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The census of 1911 could not provide accurate figures for Australia’s Aboriginal and Torres Strait Islander population. Urban-dwellers and those in the employment of white people were counted, but those beyond easy reach of the census collector were not.

At this time Australia’s Indigenous peoples lived in diverse ways: some in missions and settlements, but many on their own lands and all seeking to maintain their culture and language.

Writing in 1913, the Australian Statistician, GH Knibbs, lamented the dearth of information about what he described as a ‘remarkable and rapidly-disappearing race’:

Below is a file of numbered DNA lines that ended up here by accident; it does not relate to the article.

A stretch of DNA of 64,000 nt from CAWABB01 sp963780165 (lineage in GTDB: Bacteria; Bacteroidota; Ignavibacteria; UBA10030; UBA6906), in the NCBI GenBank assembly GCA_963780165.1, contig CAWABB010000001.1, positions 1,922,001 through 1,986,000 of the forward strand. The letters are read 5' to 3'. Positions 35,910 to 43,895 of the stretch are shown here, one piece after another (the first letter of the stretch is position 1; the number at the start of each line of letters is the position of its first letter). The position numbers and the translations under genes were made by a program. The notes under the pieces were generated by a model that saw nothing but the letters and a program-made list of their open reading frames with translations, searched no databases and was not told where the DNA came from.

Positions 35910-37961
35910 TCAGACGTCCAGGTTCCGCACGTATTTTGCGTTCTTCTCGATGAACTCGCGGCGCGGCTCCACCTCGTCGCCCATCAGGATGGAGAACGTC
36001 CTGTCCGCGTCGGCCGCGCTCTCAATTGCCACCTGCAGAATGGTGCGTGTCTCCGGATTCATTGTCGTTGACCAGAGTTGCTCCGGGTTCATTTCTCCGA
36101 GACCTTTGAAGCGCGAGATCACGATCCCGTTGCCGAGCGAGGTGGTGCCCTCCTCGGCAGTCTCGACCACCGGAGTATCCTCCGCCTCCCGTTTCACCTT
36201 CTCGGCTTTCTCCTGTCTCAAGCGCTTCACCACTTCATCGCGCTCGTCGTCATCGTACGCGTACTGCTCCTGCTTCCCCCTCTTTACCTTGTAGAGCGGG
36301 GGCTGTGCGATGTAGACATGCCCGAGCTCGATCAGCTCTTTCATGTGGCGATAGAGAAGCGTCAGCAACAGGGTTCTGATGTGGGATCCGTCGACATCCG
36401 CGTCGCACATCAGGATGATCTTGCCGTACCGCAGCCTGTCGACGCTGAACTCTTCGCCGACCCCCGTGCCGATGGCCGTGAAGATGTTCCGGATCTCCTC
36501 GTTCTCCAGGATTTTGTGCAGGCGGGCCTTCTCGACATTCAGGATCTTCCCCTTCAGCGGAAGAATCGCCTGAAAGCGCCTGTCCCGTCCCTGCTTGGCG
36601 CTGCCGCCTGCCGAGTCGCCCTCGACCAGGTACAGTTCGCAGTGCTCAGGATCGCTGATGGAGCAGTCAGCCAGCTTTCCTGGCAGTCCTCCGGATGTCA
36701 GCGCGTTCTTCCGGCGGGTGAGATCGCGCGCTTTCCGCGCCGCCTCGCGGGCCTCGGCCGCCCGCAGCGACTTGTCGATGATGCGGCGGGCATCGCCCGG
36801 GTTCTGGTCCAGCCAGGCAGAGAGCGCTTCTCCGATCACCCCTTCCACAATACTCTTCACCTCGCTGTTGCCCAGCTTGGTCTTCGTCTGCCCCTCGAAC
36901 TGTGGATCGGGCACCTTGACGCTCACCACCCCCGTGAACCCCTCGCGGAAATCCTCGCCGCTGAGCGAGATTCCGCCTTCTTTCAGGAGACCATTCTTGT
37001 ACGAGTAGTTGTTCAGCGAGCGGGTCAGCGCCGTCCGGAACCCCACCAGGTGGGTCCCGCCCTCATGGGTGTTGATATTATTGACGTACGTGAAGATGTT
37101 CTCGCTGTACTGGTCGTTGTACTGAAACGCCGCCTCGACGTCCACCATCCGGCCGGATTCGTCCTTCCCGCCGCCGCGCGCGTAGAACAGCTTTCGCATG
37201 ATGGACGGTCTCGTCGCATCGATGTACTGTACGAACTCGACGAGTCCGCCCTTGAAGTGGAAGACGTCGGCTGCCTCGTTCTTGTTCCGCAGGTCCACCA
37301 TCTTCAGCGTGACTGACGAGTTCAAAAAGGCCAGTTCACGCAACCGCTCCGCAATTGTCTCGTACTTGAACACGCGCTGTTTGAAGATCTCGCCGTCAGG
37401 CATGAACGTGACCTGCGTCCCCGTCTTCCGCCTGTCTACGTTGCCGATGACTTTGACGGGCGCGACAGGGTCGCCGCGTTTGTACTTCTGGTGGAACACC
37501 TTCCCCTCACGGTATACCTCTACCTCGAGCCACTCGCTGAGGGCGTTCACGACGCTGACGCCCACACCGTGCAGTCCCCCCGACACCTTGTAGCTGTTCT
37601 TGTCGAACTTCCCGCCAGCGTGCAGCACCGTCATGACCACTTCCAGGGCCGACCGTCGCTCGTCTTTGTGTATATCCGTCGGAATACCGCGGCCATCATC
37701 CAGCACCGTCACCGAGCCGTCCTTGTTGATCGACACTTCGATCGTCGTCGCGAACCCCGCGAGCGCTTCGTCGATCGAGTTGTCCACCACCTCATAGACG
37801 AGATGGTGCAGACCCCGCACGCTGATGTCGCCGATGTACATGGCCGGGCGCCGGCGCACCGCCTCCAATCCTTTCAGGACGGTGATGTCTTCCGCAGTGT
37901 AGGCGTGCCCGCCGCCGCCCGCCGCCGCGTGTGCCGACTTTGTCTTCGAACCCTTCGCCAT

Practically all that has been done to increase our knowledge of them, their laws, habits, customs, and languages, has been the result of more or less spasmodic and intermittent effort on the part of enthusiasts either in private life or in the public service.

Sharing the belief that time was running out, professional ethnographers, such as Walter Baldwin Spencer and Herbert Basedow, and amateurs, such as Edmund Milne, were compelled to build large collections of Indigenous cultural material.

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